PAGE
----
Coming close to the finish line for the Lilliput game


Background: this is a project report on RETURN TO LILLIPUT, which is a sequel of sorts to the most memorable chapters of GULLIVER’S TRAVELS by Jonathan Swift. This time the story unfolds with a not-so-nice gang of drunken pirates showing up ten years after the events of the book, and they aren’t as nice as Gulliver. The Lilliputians have been working on learning and developing new technology in the Man-Mountain’s absence, and now are (roughly) somewhere between Lace Wars and Napoleonics. The human players play individual pirate figures (60mm high Marx recast plastics from Russia). There are 6-9 human players. They move and fight there figures, versus the referee-run “System” which is a chart-based AI for the Lilliputian Army (the lilliputians are 6mm Bacchus, mostly).

The inspiration for this game was an issue of RAGNORAK I read last year. I loved the notion of the game, but wasn’t too enthralled with the mechanics, the timeframe and scenario depicted in the article. So I wrote some rules (“Bigguns versus Littluns”) and gave it another go with a few key substitutions.

The pirates’ goals are to keep their drunk going by raiding wineries and breweries (as a nice historical touch, they start the game at drunk level 9 which makes them fierce fighters but awful marksman, and this heads towards equilibrium as they sober up each turn), raiding food warehouses, and moving to the opposite side of the board to engage the Lilliputian frigate. They have an idea of turning it into a rowboat and wish to capture it intact.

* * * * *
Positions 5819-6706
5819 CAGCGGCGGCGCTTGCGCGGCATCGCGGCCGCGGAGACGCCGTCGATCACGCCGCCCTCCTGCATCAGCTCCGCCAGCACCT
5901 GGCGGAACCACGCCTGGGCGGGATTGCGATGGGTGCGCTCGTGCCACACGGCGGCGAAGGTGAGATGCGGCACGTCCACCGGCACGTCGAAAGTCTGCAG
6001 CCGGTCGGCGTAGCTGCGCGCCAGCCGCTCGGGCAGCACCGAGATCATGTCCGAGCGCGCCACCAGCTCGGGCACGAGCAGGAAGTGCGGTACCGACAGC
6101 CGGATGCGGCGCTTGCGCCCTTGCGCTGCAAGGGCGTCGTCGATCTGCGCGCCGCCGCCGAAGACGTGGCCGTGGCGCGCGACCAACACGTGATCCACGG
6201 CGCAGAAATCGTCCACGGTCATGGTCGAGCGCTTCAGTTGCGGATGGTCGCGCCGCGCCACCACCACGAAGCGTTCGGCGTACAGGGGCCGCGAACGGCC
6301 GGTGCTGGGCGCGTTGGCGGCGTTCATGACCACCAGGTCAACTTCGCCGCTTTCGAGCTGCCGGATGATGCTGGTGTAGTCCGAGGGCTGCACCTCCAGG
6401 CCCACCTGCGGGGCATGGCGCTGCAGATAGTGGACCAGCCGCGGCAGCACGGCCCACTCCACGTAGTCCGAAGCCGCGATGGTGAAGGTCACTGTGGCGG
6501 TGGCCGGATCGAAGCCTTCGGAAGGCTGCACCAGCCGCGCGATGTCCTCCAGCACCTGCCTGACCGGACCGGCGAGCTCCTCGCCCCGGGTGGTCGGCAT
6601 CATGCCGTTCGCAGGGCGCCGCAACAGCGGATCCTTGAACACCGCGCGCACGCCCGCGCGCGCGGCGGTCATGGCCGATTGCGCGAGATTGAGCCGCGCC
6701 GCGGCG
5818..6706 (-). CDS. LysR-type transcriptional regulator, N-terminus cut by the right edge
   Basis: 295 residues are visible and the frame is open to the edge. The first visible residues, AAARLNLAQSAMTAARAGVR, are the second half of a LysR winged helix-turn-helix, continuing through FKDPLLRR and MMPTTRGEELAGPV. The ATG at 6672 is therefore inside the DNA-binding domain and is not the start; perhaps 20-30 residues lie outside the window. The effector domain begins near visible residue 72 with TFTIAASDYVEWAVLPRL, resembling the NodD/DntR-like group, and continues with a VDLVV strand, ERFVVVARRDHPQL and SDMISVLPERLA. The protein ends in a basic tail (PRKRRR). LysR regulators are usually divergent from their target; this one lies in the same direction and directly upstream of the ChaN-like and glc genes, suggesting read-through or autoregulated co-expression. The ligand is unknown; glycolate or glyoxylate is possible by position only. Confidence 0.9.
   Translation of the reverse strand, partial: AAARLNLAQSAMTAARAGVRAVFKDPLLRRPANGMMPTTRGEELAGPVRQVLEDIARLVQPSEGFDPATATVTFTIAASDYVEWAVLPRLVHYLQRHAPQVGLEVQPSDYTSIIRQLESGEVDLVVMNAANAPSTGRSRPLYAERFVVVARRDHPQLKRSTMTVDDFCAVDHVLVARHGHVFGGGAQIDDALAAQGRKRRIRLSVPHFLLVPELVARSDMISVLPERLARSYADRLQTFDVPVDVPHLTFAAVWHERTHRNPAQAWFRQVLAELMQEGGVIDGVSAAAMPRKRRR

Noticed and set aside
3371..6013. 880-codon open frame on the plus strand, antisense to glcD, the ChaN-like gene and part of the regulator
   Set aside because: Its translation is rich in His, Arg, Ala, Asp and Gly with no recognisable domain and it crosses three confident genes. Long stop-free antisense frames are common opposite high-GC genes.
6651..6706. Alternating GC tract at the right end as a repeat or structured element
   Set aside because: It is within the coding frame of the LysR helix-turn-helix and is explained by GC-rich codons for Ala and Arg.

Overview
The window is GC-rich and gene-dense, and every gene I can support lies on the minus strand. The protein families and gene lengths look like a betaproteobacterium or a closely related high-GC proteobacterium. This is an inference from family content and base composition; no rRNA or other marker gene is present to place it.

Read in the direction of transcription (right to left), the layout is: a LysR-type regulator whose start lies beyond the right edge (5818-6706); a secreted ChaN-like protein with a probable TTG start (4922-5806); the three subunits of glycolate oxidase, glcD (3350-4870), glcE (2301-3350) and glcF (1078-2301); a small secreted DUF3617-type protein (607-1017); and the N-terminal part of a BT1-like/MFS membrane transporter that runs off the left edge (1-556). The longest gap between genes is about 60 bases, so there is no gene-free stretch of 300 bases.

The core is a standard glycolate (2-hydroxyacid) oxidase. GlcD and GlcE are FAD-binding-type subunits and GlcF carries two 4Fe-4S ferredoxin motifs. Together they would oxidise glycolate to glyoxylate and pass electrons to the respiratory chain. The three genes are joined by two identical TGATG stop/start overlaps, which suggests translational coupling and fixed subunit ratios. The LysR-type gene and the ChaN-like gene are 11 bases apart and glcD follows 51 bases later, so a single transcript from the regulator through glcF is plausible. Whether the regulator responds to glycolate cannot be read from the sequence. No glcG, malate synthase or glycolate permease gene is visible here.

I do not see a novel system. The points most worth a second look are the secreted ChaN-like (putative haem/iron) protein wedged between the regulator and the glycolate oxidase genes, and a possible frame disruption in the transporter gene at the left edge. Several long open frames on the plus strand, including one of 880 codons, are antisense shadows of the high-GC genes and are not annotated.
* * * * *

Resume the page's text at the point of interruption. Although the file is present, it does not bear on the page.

Victory is given by “Panache Points” (plastic pirate money), which isn’t conveyed by “achieving objectives” or slaughtering little people, rather it is given for the pirate with the greatest sense of style. Strict Pirate dialogue will be enforced throughout and anyone speaking in 20th century speak will have Panache Points taken away.

Just to demonstrate I occassionally work on some of my crazy schemes, here are some pictures demonstrating work is heading towards the finish line on the Lilliput project. The Bigguns are almost done, just detail work to be done now (and the occassional paint chip to be repaired, this is plastic after all).

Here are two groups of the big pirates, two of them based on those large circular Warhammer style bases. My plan is to paint the edge of the base red and blue to represent the swining range of either hand, and add some stickers to show that the pirate has a shooting or long reach weapon. The pirate with the oar and the pirate with the crutch have long reach weapons. The Captain and the Irish (green coated, red haired) pirate have pistols. The rest have cutlasses of some sort.

FRONT Captain, Oarsman and Irish Pirate

REAR of same

2nd Group: Red Jack, Parrot Pete and One Legged Ching

One Legged Ching

The next picture demonstrates the relative sixe difference between the Lilliputian army and the Irish pirate.

The next three pictures demonstrate a technique a modeling colleague showed me. Go to the craft store and by a set of pastel chalk markers for about 3 bucks. Shave the end off with your exacto or (better!) sand it. If you use your exacto, you may have to dice it up a bit like you’re about to do a line of blow at Studio 54 or something. Then apply powder lightly to the face and exposed areas that you intend to enhance. You can make figures look more sunburnt, get a five o’clock shadow, or very dirty looking using this method. I recommend it. In the second group of pirates, “Red Jack” in the reddish coat has a sunburn and five oclock shadow.

NOTE: You should seal the faces getting chalk dusted then seal them again afterward, Figures are MARX PIRATES recast by a Russian outfit. Paints are all acrylic from craft stores. The 6mm Lilliputians are a mix of Adler and Bacchus 6mm.
]